Teen drinking alters brain chemistry leading to impairment in decision making in adulthood, a new study finds.

The study was conducted by University of Washington researchers on a group of 30-50 days old rats, an age equivalent to that of a human teenager. The rats were given access to alcohol-laced "Jell-O shots" for 24 hours a day till they reached adulthood.

The rats were then given a test where they could choose between taking smaller risks to gain smaller treats or bigger risks for greater treats. Researchers found that the rats exposed to alcohol as teenagers were more inclined to opt for tasks with higher risks, even when they had the option of choosing lower risk tasks that would give them more treats overall. This behavior suggests that alcohol consumption during adolescence affects long-term decision making abilities.

"Early life experiences can alter the brain in the long term, with profound implications for behavior in adulthood," said Abigail Schindler, Ph.D., a postdoctoral fellow at the University of Washington who conducted the research in a statement. "This study points to the potential effects of alcohol on brain development in adolescence, a period of exploration when young adults are often experiencing alcohol for the first time."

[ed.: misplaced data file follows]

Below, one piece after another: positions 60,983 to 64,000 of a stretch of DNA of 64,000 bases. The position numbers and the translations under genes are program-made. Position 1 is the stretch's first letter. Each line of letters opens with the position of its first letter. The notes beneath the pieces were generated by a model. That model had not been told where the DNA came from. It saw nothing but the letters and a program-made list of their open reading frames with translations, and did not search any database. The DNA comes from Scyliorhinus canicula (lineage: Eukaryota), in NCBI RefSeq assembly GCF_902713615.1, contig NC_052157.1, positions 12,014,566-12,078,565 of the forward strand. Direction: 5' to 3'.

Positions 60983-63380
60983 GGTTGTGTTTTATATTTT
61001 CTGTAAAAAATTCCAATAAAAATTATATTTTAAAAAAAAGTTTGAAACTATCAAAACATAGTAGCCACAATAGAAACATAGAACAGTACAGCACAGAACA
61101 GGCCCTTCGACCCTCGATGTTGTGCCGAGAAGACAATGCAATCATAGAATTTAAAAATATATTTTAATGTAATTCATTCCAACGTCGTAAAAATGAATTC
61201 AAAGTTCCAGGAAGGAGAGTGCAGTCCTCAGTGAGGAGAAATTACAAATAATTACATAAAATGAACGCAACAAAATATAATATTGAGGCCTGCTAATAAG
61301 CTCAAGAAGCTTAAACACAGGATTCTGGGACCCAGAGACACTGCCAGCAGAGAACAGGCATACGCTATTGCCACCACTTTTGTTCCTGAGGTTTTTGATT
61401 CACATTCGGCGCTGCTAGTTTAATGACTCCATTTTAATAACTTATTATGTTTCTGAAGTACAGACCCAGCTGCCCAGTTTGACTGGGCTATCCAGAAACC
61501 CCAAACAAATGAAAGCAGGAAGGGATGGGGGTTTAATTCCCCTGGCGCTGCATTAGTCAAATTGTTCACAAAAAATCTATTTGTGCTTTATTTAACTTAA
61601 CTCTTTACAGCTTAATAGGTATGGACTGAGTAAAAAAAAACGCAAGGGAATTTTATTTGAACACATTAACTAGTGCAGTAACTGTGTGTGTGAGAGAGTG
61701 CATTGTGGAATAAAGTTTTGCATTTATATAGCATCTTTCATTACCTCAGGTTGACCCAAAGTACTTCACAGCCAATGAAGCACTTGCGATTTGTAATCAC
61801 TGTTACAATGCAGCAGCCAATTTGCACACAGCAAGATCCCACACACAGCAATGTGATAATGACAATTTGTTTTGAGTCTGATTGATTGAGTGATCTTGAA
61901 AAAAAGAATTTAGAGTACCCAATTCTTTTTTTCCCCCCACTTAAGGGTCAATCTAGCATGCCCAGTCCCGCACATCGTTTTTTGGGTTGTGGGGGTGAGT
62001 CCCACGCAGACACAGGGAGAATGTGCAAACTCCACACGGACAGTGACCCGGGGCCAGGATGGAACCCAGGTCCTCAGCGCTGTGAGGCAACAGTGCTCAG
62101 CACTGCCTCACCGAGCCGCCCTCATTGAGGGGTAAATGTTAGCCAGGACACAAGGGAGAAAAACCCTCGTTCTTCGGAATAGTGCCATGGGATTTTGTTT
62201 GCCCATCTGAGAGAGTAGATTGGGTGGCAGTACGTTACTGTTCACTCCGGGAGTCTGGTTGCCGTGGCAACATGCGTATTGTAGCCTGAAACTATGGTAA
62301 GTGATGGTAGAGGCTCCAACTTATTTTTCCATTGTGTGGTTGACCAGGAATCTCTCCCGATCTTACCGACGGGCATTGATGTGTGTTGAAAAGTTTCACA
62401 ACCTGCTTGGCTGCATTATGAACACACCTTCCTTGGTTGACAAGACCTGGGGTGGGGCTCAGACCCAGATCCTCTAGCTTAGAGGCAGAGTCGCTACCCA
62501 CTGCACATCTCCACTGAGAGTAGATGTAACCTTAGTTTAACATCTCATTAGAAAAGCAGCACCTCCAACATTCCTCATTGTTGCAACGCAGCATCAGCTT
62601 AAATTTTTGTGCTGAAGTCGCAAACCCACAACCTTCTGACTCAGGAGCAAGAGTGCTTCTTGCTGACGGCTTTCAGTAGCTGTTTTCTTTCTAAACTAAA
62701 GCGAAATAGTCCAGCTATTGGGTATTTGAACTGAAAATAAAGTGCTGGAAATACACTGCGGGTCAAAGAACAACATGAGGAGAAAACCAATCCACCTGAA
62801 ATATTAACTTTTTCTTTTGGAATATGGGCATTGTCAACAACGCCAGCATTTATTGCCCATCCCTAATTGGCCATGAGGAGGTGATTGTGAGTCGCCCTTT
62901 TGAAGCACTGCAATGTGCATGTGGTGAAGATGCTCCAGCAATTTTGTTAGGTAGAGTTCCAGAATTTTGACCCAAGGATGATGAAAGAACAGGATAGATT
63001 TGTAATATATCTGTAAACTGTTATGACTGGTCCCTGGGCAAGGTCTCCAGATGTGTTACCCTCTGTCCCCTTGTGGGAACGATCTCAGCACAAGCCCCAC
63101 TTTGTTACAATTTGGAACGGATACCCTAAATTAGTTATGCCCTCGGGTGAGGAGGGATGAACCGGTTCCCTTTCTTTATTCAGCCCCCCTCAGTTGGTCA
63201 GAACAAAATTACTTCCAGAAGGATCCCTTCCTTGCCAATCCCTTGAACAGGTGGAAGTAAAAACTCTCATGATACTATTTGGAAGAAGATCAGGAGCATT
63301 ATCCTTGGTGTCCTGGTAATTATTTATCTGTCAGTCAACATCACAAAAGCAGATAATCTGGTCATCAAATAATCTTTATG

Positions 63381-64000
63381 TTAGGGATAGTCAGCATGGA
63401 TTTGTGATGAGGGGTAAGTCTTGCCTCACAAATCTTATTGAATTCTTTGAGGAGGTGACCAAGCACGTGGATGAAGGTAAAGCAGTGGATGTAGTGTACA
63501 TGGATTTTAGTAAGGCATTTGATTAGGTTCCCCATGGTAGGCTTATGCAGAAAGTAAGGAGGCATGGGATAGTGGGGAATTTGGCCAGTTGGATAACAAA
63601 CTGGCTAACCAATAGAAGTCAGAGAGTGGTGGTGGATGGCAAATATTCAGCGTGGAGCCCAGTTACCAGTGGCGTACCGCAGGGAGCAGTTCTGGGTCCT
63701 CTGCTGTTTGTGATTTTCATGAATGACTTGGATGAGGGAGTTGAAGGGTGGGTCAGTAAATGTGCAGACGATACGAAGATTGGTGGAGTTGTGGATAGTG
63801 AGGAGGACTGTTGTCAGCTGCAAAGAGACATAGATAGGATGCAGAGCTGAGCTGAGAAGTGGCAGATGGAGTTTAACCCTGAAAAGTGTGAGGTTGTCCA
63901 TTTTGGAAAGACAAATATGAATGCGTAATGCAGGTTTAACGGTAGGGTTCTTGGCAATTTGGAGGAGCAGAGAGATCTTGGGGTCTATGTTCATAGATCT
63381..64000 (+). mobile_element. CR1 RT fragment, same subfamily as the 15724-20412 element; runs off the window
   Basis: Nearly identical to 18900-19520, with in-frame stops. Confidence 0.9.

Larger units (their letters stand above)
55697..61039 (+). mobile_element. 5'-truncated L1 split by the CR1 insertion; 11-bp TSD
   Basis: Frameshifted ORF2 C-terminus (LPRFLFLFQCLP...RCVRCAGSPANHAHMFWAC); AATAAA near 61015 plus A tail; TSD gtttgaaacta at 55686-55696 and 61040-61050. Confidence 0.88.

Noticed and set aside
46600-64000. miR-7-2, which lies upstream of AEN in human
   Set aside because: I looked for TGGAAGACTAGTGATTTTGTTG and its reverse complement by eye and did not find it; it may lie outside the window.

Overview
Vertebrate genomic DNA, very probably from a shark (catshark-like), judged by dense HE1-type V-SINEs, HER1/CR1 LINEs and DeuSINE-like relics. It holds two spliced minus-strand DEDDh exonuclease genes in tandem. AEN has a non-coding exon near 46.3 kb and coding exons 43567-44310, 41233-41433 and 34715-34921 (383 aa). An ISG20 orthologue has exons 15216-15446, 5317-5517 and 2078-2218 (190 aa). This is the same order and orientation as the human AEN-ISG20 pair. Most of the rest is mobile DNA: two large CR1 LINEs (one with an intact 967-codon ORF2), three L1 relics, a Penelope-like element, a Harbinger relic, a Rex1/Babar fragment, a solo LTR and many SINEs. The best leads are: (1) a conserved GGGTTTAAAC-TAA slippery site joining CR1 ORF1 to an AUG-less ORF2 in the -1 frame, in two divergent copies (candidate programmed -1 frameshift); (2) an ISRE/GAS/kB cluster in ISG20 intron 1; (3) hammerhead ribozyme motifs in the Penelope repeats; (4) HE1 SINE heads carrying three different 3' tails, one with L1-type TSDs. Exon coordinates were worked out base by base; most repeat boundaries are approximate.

To gain a better understanding of the phenomenon, researchers examined the rats' brains and found that the effect was due to changes in dopamine, a brain chemical that contributes to the experience of reward and to possible changes in GABA receptors, which can act as a brake system to keep dopamine in check.

Researchers noted that early exposure to alcohol breaks of the brain's dopamine system, which impairs decision making abilities. The findings also shed light on the development of alcohol and drug addiction.

 "In humans, the younger you are when you first experience alcohol, the more likely you are to experience problems with alcohol in adulthood. But it's sort of a chicken-and-egg problem, because it's been unclear whether some people have a natural tendency toward alcohol abuse, or if alcohol itself has an effect on the brain," said Schindler.

Findings of the study were presented during the Experimental Biology 2014 meeting on Sunday, April 27, 2014. The study was funded by the National Institute of Alcohol Abuse and Alcoholism.